Pilot Andreas Lubitz: When Does Depression Become Suicidal?

Posted by on April 1, 2015 in Blog, Depression |

In this Sunday, Sept. 13, 2009 photo Andreas Lubitz competes at the Airportrun in Hamburg, northern Germany. Germanwings co-pilot Andreas Lubitz appears to have hidden evidence of an illness from his employers, including having been excused by a doctor from work the day he crashed a passenger plane into a mountain, prosecutors said Friday, March 27, 2015.  The evidence came from the search of Lubitz's homes in two German cities for an explanation of why he crashed the Airbus A320 into the French Alps, killing all 150 people on board. (AP Photo/Michael Mueller)

In this Sunday, Sept. 13, 2009 photo Andreas Lubitz competes at the Airportrun in Hamburg, northern Germany. Germanwings co-pilot Andreas Lubitz appears to have hidden evidence of an illness from his employers, including having been excused by a doctor from work the day he crashed a passenger plane into a mountain, prosecutors said Friday, March 27, 2015. The evidence came from the search of Lubitz’s homes in two German cities for an explanation of why he crashed the Airbus A320 into the French Alps, killing all 150 people on board. (AP Photo/Michael Mueller)

About a week ago, the world watched, horrified, when news broke that Germanwings co-pilot Andreas Lubitz deliberately flew his 149 passengers and fellow staff to their deaths in the French Alps.

As news of his life began to filter through, we were introduced to a young man (only 27) who had suffered bouts of depression to the point of seeking help and medication. He was able to hide this from his employer and even before he received his pilot’s license. As he continued to work as a pilot, his psychiatrist wrote “unable to work” notes for his employers that Lubitz simply crumpled and threw away.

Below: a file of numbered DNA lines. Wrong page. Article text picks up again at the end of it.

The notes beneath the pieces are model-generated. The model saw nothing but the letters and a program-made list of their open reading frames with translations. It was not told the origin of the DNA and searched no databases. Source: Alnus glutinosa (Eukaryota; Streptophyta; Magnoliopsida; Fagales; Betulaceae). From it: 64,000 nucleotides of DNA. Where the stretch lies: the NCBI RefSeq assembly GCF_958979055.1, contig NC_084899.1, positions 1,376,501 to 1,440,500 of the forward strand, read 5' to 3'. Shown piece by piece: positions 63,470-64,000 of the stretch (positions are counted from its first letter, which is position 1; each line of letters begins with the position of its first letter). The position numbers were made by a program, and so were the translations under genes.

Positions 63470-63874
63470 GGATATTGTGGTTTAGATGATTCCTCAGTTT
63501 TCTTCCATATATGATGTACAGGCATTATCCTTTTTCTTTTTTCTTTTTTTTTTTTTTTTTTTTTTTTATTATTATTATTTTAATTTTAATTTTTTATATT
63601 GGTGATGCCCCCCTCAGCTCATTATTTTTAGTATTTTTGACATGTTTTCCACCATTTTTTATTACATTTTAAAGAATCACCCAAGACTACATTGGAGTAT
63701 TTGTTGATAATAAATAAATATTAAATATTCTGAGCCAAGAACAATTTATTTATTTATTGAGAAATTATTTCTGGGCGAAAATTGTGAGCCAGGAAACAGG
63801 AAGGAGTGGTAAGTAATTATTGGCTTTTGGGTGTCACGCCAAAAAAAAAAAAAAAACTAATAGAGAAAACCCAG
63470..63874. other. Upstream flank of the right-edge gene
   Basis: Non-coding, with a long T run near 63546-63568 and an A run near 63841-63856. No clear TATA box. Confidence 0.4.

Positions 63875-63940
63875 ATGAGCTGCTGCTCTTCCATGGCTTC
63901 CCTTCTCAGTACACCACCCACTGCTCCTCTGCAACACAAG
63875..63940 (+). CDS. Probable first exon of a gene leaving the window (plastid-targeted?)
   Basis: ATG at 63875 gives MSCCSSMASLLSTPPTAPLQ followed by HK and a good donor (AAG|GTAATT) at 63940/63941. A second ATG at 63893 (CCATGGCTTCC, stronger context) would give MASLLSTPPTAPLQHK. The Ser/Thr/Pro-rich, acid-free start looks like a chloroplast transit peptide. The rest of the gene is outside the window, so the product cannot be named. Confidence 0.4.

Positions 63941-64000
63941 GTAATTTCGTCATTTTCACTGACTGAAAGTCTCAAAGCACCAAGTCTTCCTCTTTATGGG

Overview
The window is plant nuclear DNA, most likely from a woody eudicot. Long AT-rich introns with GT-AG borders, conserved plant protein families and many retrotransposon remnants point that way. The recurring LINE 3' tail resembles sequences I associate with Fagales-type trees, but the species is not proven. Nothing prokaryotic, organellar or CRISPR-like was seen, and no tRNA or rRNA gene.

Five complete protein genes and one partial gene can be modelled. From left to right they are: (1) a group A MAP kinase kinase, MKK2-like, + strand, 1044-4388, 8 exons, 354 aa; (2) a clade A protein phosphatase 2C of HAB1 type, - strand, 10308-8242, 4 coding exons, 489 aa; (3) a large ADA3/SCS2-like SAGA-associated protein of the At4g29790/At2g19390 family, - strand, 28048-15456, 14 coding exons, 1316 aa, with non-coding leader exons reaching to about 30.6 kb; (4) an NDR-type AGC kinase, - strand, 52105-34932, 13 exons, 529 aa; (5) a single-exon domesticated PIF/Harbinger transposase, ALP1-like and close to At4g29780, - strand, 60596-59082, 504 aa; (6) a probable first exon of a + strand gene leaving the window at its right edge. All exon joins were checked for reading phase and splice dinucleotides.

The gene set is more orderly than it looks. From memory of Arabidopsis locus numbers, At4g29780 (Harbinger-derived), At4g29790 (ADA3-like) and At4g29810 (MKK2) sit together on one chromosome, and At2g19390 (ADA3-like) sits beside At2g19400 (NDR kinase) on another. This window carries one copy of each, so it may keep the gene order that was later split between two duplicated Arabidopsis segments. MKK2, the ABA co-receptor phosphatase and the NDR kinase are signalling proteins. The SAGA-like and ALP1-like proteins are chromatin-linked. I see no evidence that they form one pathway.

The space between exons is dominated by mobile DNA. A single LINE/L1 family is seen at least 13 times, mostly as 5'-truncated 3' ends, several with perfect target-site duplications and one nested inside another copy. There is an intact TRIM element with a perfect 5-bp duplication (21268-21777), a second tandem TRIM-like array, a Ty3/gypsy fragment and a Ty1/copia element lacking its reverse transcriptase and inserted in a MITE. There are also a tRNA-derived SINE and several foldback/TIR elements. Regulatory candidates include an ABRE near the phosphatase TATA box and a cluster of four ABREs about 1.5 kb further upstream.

Other stories showed a trail of Lubitz seeking medical help for his eyesight, which had begun to fail. Having had a lifelong dream to fly as a pilot, this might have been the factor that pushed him over the edge.

Sadly, when depression leads to suicide, it never takes so many lives with it. Lubitz might have been committing suicide of his own initiative, but he murdered 149 other people in the process.

Interestingly, there have been other pilots suspected of suicidal flights. Those incidents never occurred in aviation history with a pilot accommodating passengers until 1994 when a Moroccan pilot steered his 43 unsuspecting passengers to their deaths (and his) in the Atlas mountains. Since that incident, at least five “pilot suicides” have occurred, and many suspect that the disappearance of the Malaysia Airlines flight last year was cause for the same.

When other people’s lives are at stake – hundreds, even – we as psychiatrists (and even clergymen) who might hear or suspect danger ahead approach a very thin line. Do we break medical ethic and go above our patient’s head to alert police or employers? Obviously, in the case of Lubitz, his psychiatrist saw the signs and even wrote stays from work in his behalf, but nothing was ever seen or heard of these notes because Lubitz feared losing his job.

Friends and family members may feel torn on what to do, too. You certainly don’t want to create trust issues in your relationship with a person you suspect may be suicidal or sliding down the slippery slope to this sort of thinking, but his or her safety, livelihood and – perhaps – the safety and livelihood of others, is definitely at stake.

For starters, here are common signs to recognizing that a person is suicidal:

  • Talking about suicide — for example, making statements such as “I’m going to kill myself,” “I wish I were dead” or “I wish I hadn’t been born”
  • Getting the means to commit suicide, such as buying a gun or stockpiling pills
  • Withdrawing from social contact and wanting to be left alone
  • Having mood swings, such as being emotionally high one day and deeply discouraged the next
  • Being preoccupied with death, dying or violence
  • Feeling trapped or hopeless about a situation
  • Increasing use of alcohol or drugs
  • Changing normal routine, including eating or sleeping patterns
  • Giving away belongings or getting affairs in order when there is no other logical explanation for why this is being done

Ask the person directly about his or her feelings and listen with all seriousness. If you feel this person is at a high risk point, don’t try to handle the situation without help — for starters, try not to leave this person alone. And, get help from a trained professional as quickly as possible – you van even call me! (949) 481-0118.

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